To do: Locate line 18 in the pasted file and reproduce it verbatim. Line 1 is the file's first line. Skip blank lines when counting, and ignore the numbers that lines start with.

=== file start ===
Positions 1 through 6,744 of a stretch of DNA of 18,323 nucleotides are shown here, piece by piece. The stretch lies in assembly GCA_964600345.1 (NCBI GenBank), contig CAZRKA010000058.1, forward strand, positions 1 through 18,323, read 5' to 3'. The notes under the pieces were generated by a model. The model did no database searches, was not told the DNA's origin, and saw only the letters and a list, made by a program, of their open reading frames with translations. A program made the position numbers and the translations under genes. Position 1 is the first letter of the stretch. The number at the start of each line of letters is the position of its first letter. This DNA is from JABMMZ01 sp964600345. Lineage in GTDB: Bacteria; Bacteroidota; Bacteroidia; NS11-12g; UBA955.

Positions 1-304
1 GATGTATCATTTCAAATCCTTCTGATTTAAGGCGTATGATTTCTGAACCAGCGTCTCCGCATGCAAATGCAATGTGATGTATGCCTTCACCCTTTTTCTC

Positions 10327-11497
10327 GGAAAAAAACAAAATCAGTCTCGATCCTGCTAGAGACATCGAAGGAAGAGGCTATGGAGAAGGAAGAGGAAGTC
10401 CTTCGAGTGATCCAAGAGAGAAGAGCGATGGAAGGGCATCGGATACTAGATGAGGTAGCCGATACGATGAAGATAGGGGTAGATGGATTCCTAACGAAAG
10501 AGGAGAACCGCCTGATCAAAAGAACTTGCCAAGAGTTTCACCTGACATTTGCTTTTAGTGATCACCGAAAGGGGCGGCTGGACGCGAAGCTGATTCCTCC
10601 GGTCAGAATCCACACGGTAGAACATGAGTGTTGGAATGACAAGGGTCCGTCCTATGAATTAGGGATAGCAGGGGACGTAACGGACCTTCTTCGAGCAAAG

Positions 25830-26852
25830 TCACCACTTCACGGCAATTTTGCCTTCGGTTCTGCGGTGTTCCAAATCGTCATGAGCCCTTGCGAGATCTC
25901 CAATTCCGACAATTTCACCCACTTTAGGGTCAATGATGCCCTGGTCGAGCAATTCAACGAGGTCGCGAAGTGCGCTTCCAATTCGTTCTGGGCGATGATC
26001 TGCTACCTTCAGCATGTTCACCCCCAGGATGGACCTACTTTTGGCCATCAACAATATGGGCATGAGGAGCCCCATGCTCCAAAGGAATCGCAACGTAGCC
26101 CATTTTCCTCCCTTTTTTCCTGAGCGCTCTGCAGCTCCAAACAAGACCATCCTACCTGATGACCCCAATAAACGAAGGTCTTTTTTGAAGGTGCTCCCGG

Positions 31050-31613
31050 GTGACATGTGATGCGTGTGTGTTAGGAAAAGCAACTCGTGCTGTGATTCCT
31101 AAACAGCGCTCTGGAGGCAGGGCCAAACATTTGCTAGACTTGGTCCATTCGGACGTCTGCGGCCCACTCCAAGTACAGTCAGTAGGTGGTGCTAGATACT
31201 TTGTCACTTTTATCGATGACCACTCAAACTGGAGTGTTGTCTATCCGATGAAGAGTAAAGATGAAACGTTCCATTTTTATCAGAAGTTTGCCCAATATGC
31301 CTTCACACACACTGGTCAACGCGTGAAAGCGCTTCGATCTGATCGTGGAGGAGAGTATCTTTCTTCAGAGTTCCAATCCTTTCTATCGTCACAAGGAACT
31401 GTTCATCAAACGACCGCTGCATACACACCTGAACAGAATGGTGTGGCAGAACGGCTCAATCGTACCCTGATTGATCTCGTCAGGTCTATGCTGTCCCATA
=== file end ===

31301 CTTCACACACACTGGTCAACGCGTGAAAGCGCTTCGATCTGATCGTGGAGGAGAGTATCTTTCTTCAGAGTTCCAATCCTTTCTATCGTCACAAGGAACT